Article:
Without those two bits of creative accounting-to use a kindly phrase-Mr Keating's Budget this year would have been not $9.1 billion, but about $6.5 billion. If that revenue float had not been allowed to move out of last year into this year, last year's surplus would have been just over $7 billion. We have actually gone, on what would have been, shall I say, a normal basis of approaching the budgetary position, from a surplus of about $7 billion to a surplus of $6.5 billion. I do not want to spend too much time saying one is smaller than the other and therefore this year's fiscal restraint has been relaxed, but when one actually looks into the figures, as I have just tried to do in brief, one certainly cannot say that the degree of budgetary restraint has been increased. There is no basis for that. Mr Keating knows that perfectly well because, of course, his Department would have told him so. That has not, of course, stopped him from going around the country saying that it has been increased.

Why is that particularly important? It is particularly important because it had been the hope, now sadly dashed, of people in the lead-up to the Budget, when we were getting these stories, that the Budget surplus would be considerably bigger this year than last year, that there was going to be a genuine increase in fiscal restraint from the Government and that that would have allowed the Government to relax somewhat the monetary screws that Mr Keating has been tightening ever since April last year-for the last 16 months now. Not at all: because the budgetary restraint now, in reality, is no different from what it has been all along, there is no basis for Mr Keating to relax interest rates in the near future. He has reluctantly been forced to face up to that conclusion on a number of occasions under questioning at various luncheons, dinners and other media occasions in the days succeeding the Budget. The $9.1 billion bottom line figure was the big thing that Mr Keating was selling on Budget night and that the Government has tried to sell ever since.

The other big thing-if I may say so, equally duplicitous-that the Treasurer tried to sell on Budget night and since was that he has actually addressed this country's savings problem by his measures in the fields of retirement income policy and of superannuation arrangements, the incentives for providing more savings by way of superannuation. What a joke! What a totally duplicitous joke! Indeed, quite by coincidence, the views I am about to state in this regard have been re- inforced only this morning in the feature article in the Sydney Morning Herald by Ross Gittins, which points out, I think I may say in extremely cogent terms, just how duplicitous this attempt by Mr Keating to tell us that he has solved our savings problem has been.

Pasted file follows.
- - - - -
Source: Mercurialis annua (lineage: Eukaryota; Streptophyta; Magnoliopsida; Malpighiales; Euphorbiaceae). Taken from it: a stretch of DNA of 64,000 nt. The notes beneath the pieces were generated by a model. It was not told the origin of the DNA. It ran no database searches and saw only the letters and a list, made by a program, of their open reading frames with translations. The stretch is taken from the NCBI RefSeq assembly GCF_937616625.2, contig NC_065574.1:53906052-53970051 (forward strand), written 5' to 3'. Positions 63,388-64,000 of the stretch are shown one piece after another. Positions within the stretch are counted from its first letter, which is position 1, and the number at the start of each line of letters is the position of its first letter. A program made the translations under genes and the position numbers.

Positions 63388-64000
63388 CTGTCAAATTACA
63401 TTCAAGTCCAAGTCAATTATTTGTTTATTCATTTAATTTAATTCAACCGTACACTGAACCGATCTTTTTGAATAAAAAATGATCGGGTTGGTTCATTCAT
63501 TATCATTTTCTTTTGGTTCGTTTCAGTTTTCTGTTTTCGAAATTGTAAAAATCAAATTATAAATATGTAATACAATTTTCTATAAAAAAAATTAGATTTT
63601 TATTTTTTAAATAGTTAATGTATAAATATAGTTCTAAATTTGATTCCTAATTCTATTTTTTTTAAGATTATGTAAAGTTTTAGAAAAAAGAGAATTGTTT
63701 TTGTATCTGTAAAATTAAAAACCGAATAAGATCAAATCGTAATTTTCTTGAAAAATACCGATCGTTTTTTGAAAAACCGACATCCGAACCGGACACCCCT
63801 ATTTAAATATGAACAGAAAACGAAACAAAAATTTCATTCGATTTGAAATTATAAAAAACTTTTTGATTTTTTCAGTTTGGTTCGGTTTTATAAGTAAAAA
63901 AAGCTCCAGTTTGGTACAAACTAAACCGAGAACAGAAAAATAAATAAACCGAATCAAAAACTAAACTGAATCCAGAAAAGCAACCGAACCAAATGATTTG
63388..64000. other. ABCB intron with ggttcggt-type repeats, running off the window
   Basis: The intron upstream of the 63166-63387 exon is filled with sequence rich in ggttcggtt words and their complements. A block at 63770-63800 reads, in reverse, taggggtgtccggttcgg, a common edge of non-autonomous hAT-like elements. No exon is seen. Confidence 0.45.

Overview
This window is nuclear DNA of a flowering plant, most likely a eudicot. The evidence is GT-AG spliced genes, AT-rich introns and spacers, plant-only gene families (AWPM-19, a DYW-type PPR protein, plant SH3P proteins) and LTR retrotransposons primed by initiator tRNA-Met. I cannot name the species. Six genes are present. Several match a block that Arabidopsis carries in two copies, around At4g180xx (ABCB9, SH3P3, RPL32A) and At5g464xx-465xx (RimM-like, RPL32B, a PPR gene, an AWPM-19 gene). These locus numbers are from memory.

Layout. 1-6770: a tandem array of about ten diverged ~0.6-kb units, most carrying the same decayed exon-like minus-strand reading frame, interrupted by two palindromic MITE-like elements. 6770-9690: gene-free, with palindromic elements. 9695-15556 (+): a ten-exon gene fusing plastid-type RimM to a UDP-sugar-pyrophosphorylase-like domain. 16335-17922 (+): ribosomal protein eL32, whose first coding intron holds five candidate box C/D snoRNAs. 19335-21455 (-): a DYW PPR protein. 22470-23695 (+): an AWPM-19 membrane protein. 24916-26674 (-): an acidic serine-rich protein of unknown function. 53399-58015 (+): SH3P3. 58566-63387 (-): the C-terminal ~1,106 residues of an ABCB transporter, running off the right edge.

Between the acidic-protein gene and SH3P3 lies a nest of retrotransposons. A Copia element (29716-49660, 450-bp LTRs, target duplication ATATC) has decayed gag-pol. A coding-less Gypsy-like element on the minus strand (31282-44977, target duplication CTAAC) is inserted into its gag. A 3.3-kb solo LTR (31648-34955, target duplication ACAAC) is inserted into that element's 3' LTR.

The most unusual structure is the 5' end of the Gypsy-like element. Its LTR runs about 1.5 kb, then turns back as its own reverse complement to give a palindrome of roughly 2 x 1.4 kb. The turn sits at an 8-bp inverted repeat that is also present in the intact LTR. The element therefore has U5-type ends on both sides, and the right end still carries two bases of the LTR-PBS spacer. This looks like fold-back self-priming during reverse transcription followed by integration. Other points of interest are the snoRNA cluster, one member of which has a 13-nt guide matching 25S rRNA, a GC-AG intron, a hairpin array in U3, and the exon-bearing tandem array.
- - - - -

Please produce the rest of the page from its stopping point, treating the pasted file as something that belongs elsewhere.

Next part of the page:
Let me say something about the elements of that piece of duplicity. First of all, on retirement income policy I think we have very little to say by way of criticism about what Mr Keating has done. What he has largely done, in fact, is to pick up the Opposition's retirement income policy, which was launched about a year ago. He has picked it up and taken over quite a number of elements of it-and good on him for doing so; we are totally happy with that. I only wish he would pick up more of our ideas on economic policy. The country would not be in the shambles it is if he were to do so. On the retirement incomes aspect of this particular piece of Mr Keating's other pea and thimble trick, I have no more to add.

It is on the other side, on the so-called superannuation incentives, that the real duplicity exists. What Mr Keating has actually done here is to say that in five years' time there will be some improved arrangements for superannuation. How is that supposed to solve our savings problem today? How is that supposed to solve our balance of payments problem today? How is that supposed to address our foreign debt problem today?

It is interesting also to ask oneself why, apart from the attempt to once again hoodwink the Australian public about the national interest so far as the Budget is concerned, Mr Keating has moved yet again into the superannuation policy field-a field which, I may say, he has been tilling assiduously almost every year since he has been in office, but always in the other direction. In every previous year he has increased the taxation burden on the superannuation industry or, if one prefers, diminished the taxation incentives for people to save through superannuation. This year he has gone in the other direction. One has to ask oneself why that is, apart from, as I say, trying to pull a major confidence trick upon the Australian people. The magnitude of that confidence trick is, incidentally, well demonstrated if one simply reflects that in the measures introduced only in last year's Budget in this area-leaving aside the previous ones-Mr Keating pulled in, and is this year collecting, an additional billion dollars in revenue from changing the superannuation arrangements. Now he is promising the savers of Australia that he might give a little of that back in five years' time. They might even get a small amount of it back in the next few years, but even in five years' time it will be of the order of $200m a year. Meanwhile, Mr Keating will have gone on picking up his billion dollars a year. So much for the incentive to save.